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Finding New Wisdom, After Another Year Goes By

Each year it’s different. But each year it’s the same.

This year felt different when I had to tell my roommate what today is. And I cried. Last year I remember being at work and having to tell people. And I cried. Telling people is hard. On a normal day, telling people my brother died isn’t so hard. This day,  the anniversary of his passing, it’s hard.

Maybe it’s the trauma of the day it happened. Maybe it’s knowing my parents are hurting especially hard this day. Maybe it’s thinking about my sister in law and knowing it hurts her and I can’t fix that. Maybe it’s thinking about my nephew never getting to meet his Dad. And maybe it’s just because I miss him.

I miss his smile. I miss his hugs. I miss his words of wisdom. Yup, I said it, my little brother had some good words of wisdom. Mostly along the lines of protecting me from boys who broke my heart or not being afraid to live life to the fullest. Because that’s what he did. He lived.

Devin was a daredevil, a bit of a risk-taker. I’d like to think I get some of my risk-taking guts from his example. I often think of him when I’m making life decisions and think, WWDD? (What would Devin do?) Dev just went for things all out. He lived life “out-loud” with his whole heart.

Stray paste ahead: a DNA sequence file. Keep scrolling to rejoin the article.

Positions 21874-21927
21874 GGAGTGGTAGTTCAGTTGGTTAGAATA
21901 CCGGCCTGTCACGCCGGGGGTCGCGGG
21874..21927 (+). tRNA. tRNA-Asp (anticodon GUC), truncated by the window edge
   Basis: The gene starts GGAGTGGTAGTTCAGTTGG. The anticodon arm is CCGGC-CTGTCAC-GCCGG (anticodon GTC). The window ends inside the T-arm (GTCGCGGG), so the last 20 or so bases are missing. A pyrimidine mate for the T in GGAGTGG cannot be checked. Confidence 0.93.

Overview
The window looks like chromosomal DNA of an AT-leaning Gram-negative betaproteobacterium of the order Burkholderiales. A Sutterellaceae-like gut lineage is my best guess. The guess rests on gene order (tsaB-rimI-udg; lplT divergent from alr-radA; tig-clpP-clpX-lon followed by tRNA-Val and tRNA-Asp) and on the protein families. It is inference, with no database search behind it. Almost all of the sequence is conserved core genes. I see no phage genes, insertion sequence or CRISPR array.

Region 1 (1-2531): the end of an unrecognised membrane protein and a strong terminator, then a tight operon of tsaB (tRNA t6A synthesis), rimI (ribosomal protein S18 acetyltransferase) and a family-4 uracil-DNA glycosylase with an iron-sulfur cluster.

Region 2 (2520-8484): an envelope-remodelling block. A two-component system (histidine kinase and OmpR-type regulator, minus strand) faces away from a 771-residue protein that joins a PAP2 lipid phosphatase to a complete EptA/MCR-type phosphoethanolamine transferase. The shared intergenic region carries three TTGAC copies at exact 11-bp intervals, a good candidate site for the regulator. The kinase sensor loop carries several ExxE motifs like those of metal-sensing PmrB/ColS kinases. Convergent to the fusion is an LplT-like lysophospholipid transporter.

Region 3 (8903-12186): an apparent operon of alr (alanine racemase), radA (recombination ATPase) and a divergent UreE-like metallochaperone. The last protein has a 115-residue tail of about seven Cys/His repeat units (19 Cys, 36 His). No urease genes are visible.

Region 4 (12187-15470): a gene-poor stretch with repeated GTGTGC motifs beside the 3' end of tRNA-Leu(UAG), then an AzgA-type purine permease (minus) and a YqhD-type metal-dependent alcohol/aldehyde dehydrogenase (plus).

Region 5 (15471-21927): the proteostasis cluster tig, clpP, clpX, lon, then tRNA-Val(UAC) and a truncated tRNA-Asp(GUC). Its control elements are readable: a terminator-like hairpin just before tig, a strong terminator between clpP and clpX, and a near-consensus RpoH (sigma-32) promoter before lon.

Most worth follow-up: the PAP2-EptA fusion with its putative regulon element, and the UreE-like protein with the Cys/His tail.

Over the past few weeks I’ve been waking up with this idea to live my life “out-loud.” And for the most part I think I do. But I want more. I’m not quite sure what all of it means just yet, but I think Devin was a good example of living life “out-loud” and I want to keep learning from that.

He might be gone, but his passion for life lives on. I’m so thankful he was my little brother.

This is the first year in a while that I don’t live at home. It’s hard to not hug my Mom and Dad today and not be there to spend time with them. I know it’s hard for them.

And so as I ask every year, please pray for them. I know they hurt, I know their lives will never be the same, and I know they will always miss my brother in ways I can’t understand.



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Life Lessons on My Bike

I live in Madison, WISCONSIN

I don’t say it right. That’s what most people say when I say, “Wisconsin.” Apparently I have a bit of a Boston accent. Not much, but enough for folks to know I’m not local.